(Article shared by one of our exclusive guest writers – Victor Chan!)
When it comes to ‘Functional Training’, this term means a lot of different things when it comes to different people. In this article, I will like to highlight on some exercises which are done in the weight room on how functional they may truly be.
To some, such training may involve in the usage of unstable surface (foam pads, half-dome stability balls, wobble boards and etc.) to exercise whatever muscles groups that they did not ever know existed.
Functional training to me is simply training methodologies that allow you to perform more efficiently in the physical tasks of your daily life or your athletic pursuits with minimum risk of injuries.
To me, there is no point in training muscles that only look good but do not work well at all.
Imagine if one day your girlfriend gets pinned down by her closet of VS lingerie and naughty halloween costumes. She requires your rescue but all that you have been doing in the gym were endless bouts of bicep curls, crunches and leg extensions. You could not even lift her treasure of sexy clothing up because you are lacking strength in your back, power in your legs and have no stability in your core (which may even result in you getting pinned down with her and getting buried together – not a sexy sight).
*Note, I am not saying that you should not do any of the above exercises, but if those are the only exercises that you are capable of doing, good luck on rescuing your girlfriend.
So, how do I train in a more functional manner?
Do not get intimidated by this diagram now. To put it simply, the human body is meant to move in 3 distinct planes of motion (and it’s usually a combination of more than 1 plane of motion). In order to have a truly functional body, you have got to train all 3 body planes.
“In functional training, it is as critical to train the specific movement as it is to train the muscles involved in the movement. The brain, which controls muscular movement, thinks in terms of whole motions, not individual muscles.” – Amercian Council on Exercise (ACE). Q: What is functional strength training?
Another illustration – Imagine that you are about to a punch to the guy who tried to get flesh on your girlfriend. Does your brain send signals to tell you flex your bicep, raise your deltoids (shoulder) and then extend your arm fully to land a hit on his face? If it does, your girlfriend would have been stolen by another guy already.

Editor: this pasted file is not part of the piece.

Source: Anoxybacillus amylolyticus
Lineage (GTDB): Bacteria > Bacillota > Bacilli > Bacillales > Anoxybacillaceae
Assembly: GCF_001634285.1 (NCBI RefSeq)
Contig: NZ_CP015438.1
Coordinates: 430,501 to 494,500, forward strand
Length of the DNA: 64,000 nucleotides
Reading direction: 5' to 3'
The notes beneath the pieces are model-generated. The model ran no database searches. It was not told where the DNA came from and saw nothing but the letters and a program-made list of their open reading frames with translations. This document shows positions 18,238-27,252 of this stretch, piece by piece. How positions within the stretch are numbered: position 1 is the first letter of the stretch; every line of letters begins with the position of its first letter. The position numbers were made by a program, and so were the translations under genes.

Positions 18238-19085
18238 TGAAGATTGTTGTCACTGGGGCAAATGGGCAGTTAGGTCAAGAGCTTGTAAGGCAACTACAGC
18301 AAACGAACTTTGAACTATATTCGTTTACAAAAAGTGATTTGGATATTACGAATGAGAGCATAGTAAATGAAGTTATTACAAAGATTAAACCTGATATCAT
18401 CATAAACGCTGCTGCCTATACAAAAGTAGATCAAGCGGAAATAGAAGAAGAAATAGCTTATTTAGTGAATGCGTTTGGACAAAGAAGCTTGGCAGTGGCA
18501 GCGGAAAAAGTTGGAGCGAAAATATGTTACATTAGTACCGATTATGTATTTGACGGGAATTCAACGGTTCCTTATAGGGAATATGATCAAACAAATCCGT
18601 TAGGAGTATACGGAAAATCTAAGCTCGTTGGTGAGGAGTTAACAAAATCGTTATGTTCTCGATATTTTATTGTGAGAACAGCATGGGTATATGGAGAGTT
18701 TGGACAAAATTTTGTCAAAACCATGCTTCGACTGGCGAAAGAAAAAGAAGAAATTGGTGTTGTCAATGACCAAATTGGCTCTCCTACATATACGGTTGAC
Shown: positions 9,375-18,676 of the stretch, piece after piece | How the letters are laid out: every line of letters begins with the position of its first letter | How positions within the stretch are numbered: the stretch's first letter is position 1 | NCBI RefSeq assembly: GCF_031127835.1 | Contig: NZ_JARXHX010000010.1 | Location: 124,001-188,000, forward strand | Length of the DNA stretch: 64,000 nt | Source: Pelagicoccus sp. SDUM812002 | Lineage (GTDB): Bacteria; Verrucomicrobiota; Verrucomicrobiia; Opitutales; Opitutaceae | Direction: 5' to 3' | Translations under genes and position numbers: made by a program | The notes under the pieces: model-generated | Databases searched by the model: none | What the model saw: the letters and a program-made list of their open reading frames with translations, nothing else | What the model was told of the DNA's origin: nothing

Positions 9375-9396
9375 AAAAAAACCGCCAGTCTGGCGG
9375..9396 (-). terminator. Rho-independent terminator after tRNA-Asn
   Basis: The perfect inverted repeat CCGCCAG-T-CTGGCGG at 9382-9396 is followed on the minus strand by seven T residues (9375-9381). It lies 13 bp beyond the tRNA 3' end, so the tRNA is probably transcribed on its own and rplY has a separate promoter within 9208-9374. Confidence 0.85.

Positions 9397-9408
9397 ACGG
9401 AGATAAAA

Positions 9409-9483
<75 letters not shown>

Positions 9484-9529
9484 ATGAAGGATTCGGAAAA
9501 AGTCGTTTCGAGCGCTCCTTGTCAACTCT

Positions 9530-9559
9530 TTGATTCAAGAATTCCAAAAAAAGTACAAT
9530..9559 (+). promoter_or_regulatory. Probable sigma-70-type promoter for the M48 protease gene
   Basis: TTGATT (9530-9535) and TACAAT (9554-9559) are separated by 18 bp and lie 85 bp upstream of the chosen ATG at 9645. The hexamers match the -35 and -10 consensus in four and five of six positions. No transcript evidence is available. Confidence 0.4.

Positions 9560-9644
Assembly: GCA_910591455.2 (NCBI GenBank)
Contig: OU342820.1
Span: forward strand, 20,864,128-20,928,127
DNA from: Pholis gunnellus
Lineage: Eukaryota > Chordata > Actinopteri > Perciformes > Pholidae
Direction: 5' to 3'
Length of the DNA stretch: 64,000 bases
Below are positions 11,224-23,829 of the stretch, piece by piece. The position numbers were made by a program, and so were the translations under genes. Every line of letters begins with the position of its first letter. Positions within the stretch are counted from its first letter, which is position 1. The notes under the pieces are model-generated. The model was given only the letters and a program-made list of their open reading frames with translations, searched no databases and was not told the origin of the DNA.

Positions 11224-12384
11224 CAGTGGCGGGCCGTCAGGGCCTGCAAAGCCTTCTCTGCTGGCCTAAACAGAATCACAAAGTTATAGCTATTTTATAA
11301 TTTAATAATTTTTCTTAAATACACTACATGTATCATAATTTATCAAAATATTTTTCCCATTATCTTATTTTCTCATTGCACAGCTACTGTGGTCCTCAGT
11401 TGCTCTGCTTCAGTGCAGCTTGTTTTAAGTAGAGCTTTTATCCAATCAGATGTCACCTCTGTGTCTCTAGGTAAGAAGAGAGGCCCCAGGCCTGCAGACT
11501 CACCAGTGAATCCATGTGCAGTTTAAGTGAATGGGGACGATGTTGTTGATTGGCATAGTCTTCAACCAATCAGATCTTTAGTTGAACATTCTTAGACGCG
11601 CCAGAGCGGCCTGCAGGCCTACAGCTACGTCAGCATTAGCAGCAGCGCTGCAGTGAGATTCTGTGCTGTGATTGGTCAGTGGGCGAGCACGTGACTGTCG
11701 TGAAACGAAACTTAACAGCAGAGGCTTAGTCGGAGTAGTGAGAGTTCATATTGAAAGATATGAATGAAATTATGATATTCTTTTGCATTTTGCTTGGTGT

Thus, think about training in movements instead of muscles.
Here’s what you should be doing in the weight room if you have done nothing else but isolation exercises (exercises that only train 1 plane of motion / 1 joint / 1 muscle) –
Compound exercises (exercises that train multi joints / muscle groups / planes of motion) that consist of:
1. Upper Body Horizontal Pushing & Pulling Exercises (Bench Press / Bent Over Rows)
2. Upper Body Vertical Pushing & Pulling Exercises (Overhead Press / Pullups)
3. Hip Dominant Exercises (Deadlifts)
4. Quad Dominant Exercises (Squats)
Remember, if you push, you have to pull. Else, there will be imbalances to the muscles in your body. A good example will be someone who does bench press all the time for bigger chest. No doubt his chest will be bigger, but at the expense of a poor posture that consists of a pair of forward slumped shoulders that makes him only more attractive to the female apes.
Does that mean that I have to give up on doing any isolation exercises ever?
No. Isolation exercises have their time and place in the training regime. Depending on your goals, isolation exercises can help you get to where you want as well. But with that being said, do not build your foundations of training based solely on isolation exercises.
1. Functional training is simply training methodologies that allow you to perform more efficiently in the physical tasks of your daily life or your athletic pursuits with minimum risk of injuries.
2. Think about training in movements instead of muscles
3. Build your foundations of working out on Compound Exercises
4. Isolation Exercises are not everything